One problem with instant celebrity is that there is no adjustment period. It’s, well, instant. How can we possibly expect anyone who has gained power and influence overnight to wield it appropriately? With the speed of communication and spread of ideas we now enjoy, one day an amateur musician might record herself to share a song with friends on YouTube, and the next day find herself inundated with contract offers and demanding fans. The consequence of being thrust into the public eye is that suddenly no experience, no moment, is private. For however long that fame lasts, all eyes are on you, and all your actions are being viewed and judged.
Aaron’s sons, as we learn in parshat Shmini, are a little like the Justin Biebers of their day – their transformation to priesthood gives them instant celebrity. The text begins with the anointing and first acts of Nadav and Avihu as they make their entrance into the “celebrity” of the priesthood, and then it continues with specific details about how they should act in giving an offering.
From the very first moments with their new status, we see a pattern that might seem familiar if you follow pop culture at all. Nadav and Avihu instantly let the celebrity go to their heads and instead of following the laws of leadership and service to God, they make their own rules concerning sacrifice. And in an instant, they change the state of their leadership from responsible to power-hungry.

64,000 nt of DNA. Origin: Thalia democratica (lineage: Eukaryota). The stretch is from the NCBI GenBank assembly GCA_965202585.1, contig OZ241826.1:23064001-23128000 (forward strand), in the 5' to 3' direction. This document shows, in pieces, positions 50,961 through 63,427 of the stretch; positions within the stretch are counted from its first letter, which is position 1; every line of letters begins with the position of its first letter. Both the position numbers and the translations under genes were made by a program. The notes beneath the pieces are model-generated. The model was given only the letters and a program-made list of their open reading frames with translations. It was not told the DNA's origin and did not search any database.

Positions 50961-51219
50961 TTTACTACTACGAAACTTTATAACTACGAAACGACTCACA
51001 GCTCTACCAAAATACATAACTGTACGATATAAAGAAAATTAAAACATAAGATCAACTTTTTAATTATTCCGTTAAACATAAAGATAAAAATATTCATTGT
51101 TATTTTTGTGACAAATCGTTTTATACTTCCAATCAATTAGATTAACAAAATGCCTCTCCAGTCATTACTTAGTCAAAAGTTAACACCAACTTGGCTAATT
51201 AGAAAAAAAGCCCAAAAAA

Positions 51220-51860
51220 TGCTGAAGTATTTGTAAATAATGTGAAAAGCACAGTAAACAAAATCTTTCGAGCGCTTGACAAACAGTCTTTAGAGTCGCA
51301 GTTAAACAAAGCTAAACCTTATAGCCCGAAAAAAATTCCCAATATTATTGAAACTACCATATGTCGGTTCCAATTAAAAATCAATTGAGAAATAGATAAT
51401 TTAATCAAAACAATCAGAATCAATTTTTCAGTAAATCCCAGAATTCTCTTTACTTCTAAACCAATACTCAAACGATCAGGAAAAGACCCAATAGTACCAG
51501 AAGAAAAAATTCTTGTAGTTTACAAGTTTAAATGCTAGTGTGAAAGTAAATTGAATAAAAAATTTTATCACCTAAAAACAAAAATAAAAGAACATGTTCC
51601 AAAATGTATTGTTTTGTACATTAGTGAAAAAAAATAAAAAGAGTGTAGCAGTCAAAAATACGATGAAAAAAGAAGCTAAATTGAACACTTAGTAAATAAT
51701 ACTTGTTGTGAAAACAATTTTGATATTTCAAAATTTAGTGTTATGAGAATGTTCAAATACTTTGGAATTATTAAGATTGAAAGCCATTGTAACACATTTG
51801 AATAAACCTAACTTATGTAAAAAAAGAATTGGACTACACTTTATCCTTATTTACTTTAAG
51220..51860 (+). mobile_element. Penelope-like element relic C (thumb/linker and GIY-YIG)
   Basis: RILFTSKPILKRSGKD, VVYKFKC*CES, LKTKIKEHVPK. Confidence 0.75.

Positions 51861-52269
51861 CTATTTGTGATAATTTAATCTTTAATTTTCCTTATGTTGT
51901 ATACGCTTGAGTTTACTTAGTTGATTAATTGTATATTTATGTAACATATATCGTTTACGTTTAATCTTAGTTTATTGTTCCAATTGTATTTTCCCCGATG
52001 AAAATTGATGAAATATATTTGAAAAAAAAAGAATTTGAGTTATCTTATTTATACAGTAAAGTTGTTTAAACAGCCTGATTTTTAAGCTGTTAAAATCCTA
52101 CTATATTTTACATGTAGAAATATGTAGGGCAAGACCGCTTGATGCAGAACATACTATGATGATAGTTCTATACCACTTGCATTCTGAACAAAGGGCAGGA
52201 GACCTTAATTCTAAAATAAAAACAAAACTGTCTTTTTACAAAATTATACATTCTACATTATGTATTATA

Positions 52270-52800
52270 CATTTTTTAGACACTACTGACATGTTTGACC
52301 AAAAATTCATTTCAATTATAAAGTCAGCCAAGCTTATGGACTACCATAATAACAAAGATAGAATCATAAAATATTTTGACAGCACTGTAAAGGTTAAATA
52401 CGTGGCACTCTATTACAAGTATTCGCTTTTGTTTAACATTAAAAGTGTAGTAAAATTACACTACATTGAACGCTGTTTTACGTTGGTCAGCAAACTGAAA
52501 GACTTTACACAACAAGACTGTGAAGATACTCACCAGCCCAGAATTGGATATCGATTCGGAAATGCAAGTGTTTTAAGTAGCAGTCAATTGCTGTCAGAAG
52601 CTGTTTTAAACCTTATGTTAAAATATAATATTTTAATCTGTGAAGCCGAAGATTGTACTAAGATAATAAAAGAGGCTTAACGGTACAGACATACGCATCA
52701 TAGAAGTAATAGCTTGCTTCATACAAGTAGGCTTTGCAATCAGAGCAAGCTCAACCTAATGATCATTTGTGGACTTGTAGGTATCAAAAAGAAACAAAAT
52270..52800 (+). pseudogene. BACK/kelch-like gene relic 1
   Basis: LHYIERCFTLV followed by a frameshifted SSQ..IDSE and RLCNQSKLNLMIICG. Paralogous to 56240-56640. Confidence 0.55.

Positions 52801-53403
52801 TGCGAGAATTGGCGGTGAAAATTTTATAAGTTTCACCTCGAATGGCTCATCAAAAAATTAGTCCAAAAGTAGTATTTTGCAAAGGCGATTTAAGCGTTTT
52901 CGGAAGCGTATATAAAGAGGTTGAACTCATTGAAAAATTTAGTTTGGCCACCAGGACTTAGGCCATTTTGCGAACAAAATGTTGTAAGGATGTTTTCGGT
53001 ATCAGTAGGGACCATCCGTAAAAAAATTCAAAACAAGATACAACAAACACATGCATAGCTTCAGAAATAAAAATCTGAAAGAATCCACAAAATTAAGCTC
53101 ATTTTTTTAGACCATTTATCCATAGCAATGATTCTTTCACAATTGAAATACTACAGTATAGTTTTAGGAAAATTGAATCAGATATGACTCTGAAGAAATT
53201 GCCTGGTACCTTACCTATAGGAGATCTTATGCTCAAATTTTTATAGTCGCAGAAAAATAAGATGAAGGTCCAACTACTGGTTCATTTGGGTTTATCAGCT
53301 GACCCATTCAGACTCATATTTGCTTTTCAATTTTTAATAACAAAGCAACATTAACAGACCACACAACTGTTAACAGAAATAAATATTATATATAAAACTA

Chapter 10, verse 3 of sefer Vayikra reads:
Then Moses said to Aaron, “This is what the Lord meant when He said: ‘Through those near to Me I show Myself holy, and gain glory before all the people.’ Aaron was silent.”
We interpret this to mean that those who stand out as leaders will be given privilege not to be above the law, but to teach and preach the law and to preside with justice and civility. Sadly, Nadav and Avihu mistake their privilege for a kind of God-like invincibility, and that is their ultimate end.
Given the right combination of fuel, kindling, and spark, ideas and opinions spread like wildfire in our digital universe. We easily forget that having thousands of Twitter followers doesn’t give you permission, it gives you accountability. Parshat Shmini is a stark reminder that it is our responsibility to carry this influence beyond personal gain to the betterment of our world.